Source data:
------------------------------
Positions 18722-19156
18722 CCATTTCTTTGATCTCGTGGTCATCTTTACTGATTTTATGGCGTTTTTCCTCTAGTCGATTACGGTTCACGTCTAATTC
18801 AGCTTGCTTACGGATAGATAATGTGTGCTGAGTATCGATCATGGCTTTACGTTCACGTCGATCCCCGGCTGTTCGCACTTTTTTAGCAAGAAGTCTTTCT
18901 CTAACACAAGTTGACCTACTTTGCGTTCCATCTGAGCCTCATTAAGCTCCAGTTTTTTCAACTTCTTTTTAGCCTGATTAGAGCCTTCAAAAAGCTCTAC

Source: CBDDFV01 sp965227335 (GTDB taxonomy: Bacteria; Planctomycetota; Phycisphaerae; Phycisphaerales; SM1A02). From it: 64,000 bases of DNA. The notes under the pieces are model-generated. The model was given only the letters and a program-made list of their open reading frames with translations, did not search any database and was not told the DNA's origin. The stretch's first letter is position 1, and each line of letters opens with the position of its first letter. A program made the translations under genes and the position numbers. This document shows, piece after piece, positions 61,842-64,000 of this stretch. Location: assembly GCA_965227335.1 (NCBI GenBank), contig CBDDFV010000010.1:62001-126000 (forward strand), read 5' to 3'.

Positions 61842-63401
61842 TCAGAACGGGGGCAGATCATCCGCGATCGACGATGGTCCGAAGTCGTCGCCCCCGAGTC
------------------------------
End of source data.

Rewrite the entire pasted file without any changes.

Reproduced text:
Positions 18722-19156
18722 CCATTTCTTTGATCTCGTGGTCATCTTTACTGATTTTATGGCGTTTTTCCTCTAGTCGATTACGGTTCACGTCTAATTC
18801 AGCTTGCTTACGGATAGATAATGTGTGCTGAGTATCGATCATGGCTTTACGTTCACGTCGATCCCCGGCTGTTCGCACTTTTTTAGCAAGAAGTCTTTCT
18901 CTAACACAAGTTGACCTACTTTGCGTTCCATCTGAGCCTCATTAAGCTCCAGTTTTTTCAACTTCTTTTTAGCCTGATTAGAGCCTTCAAAAAGCTCTAC

Source: CBDDFV01 sp965227335 (GTDB taxonomy: Bacteria; Planctomycetota; Phycisphaerae; Phycisphaerales; SM1A02). From it: 64,000 bases of DNA. The notes under the pieces are model-generated. The model was given only the letters and a program-made list of their open reading frames with translations, did not search any database and was not told the DNA's origin. The stretch's first letter is position 1, and each line of letters opens with the position of its first letter. A program made the translations under genes and the position numbers. This document shows, piece after piece, positions 61,842-64,000 of this stretch. Location: assembly GCA_965227335.1 (NCBI GenBank), contig CBDDFV010000010.1:62001-126000 (forward strand), read 5' to 3'.

Positions 61842-63401
61842 TCAGAACGGGGGCAGATCATCCGCGATCGACGATGGTCCGAAGTCGTCGCCCCCGAGTC